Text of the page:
Five Common Mistakes That Can Get Your Company into Trouble with ACRA
Every business and organisation must comply with a set of rules and regulations put in place by the government and authorities. The Accounting and Regulatory Authority of Singapore (ACRA) is the government authority that supervises the registration and regulation of all organisations in Singapore.
ACRA is a highly professional and competent regulatory authority that makes it easy for businesses to smoothly function in Singapore. It is essential for companies to strictly follow ACRA regulations.
To minimise the chances of your company running into trouble with ACRA, this article explains the five most common mistakes the companies make that break ACRA compliance guidelines.
1. Not Maintaining Statutory Records
Statutory records are proof of a company’s existence as a valid legal entity. They also verify the ownership details of the company and other significant information related to the company secretary, directors, and shareholders. All organisations operating in Singapore must maintain comprehensive statutory records.
These records must be well-maintained. They should be updated from time to time—whenever there is a major shift in the company.
Such updates must be recorded and reported to ACRA to prevent any future issues. For example, removing a director, adding a stakeholder, and appointing a new auditor and accounting firm in Singapore are all situations in which the records must be modified and reported.
Failure to create, maintain and update statutory records can result in a penalty of up to S$5,000 per violation, along with negative publicity and other consequences. It is the responsibility of the company secretary and the legal team to ensure the company records are maintained.
2. Not Notifying ACRA about Organization Changes
Many Singaporean companies make the grave mistake of not notifying ACRA whenever there is a change in the company policy, structure, name, official address, business working procedures, shareholders, directors, or executives. Such changes must be filed with ACRA within 14 days.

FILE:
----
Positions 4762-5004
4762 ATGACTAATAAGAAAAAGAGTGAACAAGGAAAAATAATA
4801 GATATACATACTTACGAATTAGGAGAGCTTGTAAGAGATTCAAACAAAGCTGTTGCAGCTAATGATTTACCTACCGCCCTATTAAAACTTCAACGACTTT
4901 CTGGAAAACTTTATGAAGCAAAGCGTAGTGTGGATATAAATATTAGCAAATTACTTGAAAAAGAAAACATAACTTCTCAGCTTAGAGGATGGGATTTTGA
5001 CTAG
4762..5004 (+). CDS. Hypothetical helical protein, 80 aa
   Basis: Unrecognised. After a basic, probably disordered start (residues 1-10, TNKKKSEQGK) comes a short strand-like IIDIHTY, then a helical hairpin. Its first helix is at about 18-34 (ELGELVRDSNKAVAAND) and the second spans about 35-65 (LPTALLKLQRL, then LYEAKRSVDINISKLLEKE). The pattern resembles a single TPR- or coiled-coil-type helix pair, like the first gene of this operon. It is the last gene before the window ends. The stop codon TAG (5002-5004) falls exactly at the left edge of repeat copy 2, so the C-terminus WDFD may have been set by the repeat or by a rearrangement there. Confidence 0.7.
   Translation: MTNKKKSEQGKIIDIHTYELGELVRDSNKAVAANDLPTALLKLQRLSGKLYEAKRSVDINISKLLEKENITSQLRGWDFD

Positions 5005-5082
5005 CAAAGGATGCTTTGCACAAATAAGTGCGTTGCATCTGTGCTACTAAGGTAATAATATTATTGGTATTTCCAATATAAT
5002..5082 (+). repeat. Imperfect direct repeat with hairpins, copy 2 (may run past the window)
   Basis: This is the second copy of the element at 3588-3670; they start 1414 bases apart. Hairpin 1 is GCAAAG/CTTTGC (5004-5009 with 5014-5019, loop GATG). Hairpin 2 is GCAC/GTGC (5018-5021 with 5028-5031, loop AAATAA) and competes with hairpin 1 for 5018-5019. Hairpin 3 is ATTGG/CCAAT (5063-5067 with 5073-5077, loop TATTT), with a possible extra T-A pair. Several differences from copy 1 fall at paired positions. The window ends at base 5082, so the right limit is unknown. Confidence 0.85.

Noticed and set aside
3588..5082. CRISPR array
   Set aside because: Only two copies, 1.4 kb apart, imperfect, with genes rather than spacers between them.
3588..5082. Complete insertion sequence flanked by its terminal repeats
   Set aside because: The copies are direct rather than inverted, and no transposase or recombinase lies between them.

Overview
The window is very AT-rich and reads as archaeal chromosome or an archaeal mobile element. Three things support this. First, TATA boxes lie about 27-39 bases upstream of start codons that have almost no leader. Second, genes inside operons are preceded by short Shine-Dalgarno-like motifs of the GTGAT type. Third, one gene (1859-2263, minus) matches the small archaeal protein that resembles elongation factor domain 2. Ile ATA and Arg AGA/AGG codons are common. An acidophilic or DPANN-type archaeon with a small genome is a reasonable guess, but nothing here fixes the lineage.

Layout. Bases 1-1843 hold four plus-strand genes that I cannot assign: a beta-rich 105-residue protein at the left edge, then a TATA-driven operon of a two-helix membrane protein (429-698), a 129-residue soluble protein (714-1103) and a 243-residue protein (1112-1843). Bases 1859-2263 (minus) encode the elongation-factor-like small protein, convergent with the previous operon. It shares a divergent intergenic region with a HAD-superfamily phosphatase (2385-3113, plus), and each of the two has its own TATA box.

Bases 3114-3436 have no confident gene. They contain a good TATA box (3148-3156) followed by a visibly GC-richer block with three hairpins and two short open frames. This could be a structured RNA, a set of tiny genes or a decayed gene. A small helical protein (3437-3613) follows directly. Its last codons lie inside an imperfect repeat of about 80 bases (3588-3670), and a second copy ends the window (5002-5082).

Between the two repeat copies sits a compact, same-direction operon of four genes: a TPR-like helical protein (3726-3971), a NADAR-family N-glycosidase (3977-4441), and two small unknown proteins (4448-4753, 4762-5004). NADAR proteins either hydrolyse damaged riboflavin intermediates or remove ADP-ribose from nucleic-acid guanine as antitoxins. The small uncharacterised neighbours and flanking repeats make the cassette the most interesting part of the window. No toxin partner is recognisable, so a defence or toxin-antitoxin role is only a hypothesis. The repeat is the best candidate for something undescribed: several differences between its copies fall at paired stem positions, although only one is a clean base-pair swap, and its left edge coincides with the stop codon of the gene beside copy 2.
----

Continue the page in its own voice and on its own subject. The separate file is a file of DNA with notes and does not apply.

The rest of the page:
Changes to a company cannot be made official until ACRA has been notified about them. Failure to notify ACRA about any significant changes to the company within 14 days can result in penalties from ACRA.
3. Not Holding Annual General Meetings
Annual general meetings (AGMs) are part of the annual filing requirements. Every Singaporean company must hold AGMs to fulfil the requirements set by ACRA. At least one AGM must be held each year. The purpose of the meeting is to present the previous year’s financial statements and get shareholder approval of shareholders for any important company decisions.
To hold an AGM, the company must send a meeting agenda to the shareholders. The agenda consists of details about the venue and the resolutions to be discussed at the meeting. Moreover, the organisation must provide complete documents, such as financial statements, the director’s report, and other important information for complete transparency.
Private companies have the option to not conduct AGMs, but they have to pass a resolution for it with a majority shareholder vote.
Failure to hold AGMs can result in a fine of up to S$5,000.
4. Not Submitting Annual Returns to ACRA
Every company in Singapore must submit an annual return document to ACRA. The company secretary must ensure that the company prepares all the relevant documents. The director(s) verifies the information included in these documents and submits the annual return within 30 days of an AGM.
If the annual returns are not filed with ACRA, the organisation, it’s directors as well as other officeres involved are held accountable and fined up to S$5,000 if found guilty.
5. Submitting False Records
Every document submitted to the ACRA should be accurate and transparent. Company secretaries, directors, and accounting firms in Singapore must maintain complete financial and legal transparency with ACRA and other regulatory authorities.
Any manager or company that submits a false or a misleading document can face jail time of up to 2 years and a severe fine of up to S$50,000.
Apart from the submission of inaccurate documents, incomplete or partially-filled documents can also cause problems for the companies. Any document that is not consistent with the complete financial analysis of the company or the national organization database can get the company into trouble.
In a Nutshell
In Singapore, it is a must to comply with ACRA rules and regulations. This will prevent any possible penalties and enable the company to function smoothly without running into legal troubles.
Accounting firms in Singapore such as TY Teoh can help companies in fulfilling the requirements of ACRA and prevent any potential issues. For more information, feel free to get in touch with us.